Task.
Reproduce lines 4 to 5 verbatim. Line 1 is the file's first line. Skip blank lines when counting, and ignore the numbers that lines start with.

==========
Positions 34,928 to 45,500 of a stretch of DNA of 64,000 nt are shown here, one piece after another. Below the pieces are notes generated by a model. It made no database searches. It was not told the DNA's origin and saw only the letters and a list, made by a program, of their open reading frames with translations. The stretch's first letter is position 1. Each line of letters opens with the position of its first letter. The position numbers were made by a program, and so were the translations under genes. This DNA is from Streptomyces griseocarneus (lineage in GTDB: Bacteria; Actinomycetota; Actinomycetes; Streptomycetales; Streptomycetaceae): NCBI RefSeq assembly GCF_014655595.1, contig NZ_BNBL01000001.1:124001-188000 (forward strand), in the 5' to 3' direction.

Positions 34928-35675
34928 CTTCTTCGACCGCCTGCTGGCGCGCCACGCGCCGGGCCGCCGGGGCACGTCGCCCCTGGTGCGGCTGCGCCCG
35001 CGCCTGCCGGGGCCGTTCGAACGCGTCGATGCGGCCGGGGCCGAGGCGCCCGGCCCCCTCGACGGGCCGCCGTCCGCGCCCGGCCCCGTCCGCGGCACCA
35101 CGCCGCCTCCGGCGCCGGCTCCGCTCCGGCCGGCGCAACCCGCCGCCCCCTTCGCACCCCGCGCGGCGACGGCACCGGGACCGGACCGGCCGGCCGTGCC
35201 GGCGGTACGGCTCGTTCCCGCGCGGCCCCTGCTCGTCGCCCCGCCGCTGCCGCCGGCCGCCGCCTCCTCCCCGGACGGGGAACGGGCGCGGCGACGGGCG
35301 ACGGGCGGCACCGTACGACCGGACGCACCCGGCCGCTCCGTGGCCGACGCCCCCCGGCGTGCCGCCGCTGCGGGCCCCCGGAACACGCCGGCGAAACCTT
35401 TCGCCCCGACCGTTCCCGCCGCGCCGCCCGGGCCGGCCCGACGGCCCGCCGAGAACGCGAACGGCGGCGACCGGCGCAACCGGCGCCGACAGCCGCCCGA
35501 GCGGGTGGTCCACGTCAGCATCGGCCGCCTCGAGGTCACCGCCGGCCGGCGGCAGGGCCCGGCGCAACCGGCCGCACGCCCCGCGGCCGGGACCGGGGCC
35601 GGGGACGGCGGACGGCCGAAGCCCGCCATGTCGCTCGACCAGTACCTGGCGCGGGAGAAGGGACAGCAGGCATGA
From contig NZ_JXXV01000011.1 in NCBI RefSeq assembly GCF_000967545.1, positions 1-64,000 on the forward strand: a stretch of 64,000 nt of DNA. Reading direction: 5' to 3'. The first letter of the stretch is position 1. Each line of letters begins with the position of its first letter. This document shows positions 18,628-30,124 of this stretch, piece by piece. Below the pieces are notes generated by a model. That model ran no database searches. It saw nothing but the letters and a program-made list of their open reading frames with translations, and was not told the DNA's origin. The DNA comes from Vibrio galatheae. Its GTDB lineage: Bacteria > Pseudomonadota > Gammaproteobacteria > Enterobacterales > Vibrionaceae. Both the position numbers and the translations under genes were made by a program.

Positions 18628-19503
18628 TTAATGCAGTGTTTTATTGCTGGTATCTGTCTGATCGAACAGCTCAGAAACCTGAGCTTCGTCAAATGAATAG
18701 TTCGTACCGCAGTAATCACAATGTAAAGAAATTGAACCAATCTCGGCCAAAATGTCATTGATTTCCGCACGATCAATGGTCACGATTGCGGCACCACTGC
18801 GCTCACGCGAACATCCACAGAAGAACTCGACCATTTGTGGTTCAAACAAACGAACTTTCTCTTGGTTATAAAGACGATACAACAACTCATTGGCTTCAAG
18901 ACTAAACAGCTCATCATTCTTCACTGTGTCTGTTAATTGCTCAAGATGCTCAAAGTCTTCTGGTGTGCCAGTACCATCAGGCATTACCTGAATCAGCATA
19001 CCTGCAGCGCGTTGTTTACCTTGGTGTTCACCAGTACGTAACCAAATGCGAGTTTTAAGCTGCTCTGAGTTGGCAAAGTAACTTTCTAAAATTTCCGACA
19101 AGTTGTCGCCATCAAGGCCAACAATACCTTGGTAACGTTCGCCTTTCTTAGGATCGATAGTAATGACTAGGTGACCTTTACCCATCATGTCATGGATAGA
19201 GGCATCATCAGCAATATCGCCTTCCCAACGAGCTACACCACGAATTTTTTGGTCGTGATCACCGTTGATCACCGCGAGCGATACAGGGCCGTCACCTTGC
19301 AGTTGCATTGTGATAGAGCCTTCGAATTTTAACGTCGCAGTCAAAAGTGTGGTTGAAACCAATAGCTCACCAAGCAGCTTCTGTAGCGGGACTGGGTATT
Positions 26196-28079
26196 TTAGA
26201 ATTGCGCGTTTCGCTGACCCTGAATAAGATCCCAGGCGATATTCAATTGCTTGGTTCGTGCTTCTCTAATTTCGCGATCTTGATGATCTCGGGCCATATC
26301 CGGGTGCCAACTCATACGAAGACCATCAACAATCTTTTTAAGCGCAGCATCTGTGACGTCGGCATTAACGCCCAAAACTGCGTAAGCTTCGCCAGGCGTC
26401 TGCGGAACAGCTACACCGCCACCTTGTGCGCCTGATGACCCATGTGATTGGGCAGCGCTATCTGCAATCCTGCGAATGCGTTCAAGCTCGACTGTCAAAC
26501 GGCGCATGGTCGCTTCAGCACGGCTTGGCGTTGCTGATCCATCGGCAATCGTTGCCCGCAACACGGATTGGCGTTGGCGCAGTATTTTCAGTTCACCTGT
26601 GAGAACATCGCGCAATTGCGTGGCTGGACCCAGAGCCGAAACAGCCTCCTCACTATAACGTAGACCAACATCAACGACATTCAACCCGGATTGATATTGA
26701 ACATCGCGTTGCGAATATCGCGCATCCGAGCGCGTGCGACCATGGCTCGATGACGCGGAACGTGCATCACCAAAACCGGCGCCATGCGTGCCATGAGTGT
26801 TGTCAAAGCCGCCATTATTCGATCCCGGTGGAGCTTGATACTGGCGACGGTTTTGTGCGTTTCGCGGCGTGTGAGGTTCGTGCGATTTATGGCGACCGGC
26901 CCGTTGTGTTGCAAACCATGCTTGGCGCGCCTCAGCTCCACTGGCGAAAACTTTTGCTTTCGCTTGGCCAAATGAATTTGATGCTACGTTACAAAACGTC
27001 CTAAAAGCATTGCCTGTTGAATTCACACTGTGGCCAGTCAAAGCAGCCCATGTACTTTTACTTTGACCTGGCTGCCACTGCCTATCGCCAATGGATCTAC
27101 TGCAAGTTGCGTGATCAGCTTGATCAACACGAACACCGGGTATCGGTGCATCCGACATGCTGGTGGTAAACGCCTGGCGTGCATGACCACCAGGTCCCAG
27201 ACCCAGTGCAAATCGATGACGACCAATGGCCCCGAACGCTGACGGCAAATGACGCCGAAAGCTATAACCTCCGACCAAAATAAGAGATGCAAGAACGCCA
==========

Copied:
35001 CGCCTGCCGGGGCCGTTCGAACGCGTCGATGCGGCCGGGGCCGAGGCGCCCGGCCCCCTCGACGGGCCGCCGTCCGCGCCCGGCCCCGTCCGCGGCACCA
35101 CGCCGCCTCCGGCGCCGGCTCCGCTCCGGCCGGCGCAACCCGCCGCCCCCTTCGCACCCCGCGCGGCGACGGCACCGGGACCGGACCGGCCGGCCGTGCC